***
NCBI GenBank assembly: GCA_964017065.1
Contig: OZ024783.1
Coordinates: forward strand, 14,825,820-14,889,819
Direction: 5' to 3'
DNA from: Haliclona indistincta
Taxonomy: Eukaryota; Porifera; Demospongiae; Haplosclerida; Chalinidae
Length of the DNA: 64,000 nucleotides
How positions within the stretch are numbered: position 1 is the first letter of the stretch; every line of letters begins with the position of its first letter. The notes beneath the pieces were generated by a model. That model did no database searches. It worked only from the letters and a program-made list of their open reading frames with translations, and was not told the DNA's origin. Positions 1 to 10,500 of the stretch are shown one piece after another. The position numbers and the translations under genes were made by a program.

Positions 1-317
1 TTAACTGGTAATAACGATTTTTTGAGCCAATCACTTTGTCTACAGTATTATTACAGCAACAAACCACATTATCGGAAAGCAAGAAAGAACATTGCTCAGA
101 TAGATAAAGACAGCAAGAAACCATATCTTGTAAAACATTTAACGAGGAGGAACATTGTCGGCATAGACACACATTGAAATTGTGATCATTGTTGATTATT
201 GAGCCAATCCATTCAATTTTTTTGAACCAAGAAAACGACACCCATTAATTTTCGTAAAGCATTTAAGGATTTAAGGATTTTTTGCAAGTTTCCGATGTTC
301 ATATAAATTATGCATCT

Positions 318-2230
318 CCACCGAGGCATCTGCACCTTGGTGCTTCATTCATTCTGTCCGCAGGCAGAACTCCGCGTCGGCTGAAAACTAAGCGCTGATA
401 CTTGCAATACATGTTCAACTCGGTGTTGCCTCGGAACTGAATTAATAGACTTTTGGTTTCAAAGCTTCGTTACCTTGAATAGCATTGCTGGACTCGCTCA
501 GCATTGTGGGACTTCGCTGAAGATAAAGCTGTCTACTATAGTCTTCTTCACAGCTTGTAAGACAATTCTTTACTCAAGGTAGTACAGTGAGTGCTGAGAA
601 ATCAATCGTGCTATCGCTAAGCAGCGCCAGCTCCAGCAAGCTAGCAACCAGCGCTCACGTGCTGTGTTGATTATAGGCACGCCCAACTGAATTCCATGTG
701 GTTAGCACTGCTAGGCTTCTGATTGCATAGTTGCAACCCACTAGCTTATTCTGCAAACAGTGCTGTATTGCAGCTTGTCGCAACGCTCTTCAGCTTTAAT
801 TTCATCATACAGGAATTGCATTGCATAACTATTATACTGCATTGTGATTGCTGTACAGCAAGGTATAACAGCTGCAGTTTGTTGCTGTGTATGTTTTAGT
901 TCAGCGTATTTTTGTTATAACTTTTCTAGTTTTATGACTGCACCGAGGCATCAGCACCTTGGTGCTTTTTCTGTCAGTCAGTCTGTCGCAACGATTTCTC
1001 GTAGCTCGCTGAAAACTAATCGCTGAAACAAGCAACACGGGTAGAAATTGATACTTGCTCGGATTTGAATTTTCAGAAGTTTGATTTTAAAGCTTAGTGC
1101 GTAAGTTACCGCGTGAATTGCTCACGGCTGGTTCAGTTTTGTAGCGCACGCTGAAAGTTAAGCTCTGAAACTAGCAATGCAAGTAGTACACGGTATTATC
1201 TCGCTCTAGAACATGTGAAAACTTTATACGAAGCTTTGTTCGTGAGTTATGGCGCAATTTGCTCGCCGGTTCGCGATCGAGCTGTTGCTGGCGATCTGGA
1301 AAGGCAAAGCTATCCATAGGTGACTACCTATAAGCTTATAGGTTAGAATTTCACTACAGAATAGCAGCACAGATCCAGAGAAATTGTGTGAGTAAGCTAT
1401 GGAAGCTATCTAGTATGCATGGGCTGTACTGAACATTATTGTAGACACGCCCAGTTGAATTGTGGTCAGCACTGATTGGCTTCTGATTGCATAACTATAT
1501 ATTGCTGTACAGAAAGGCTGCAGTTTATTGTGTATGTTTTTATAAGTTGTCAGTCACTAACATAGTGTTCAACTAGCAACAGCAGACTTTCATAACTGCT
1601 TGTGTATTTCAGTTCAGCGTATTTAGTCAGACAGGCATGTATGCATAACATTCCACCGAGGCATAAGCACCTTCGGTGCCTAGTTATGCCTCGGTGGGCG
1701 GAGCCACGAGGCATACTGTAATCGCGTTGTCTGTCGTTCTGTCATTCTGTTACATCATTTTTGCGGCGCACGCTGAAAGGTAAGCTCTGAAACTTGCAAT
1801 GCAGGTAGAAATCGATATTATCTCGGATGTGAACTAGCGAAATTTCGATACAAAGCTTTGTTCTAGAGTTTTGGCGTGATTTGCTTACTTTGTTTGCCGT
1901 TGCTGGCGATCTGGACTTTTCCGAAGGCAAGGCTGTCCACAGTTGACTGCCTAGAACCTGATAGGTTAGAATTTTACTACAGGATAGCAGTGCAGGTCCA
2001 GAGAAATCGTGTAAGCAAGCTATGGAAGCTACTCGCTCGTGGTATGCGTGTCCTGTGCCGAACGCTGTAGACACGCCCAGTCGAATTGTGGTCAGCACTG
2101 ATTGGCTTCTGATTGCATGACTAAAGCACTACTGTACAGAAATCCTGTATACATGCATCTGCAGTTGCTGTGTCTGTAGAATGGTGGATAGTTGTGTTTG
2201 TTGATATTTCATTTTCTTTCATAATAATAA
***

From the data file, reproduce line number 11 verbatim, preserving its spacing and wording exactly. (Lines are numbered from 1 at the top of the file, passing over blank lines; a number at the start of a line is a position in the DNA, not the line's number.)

101 TAGATAAAGACAGCAAGAAACCATATCTTGTAAAACATTTAACGAGGAGGAACATTGTCGGCATAGACACACATTGAAATTGTGATCATTGTTGATTATT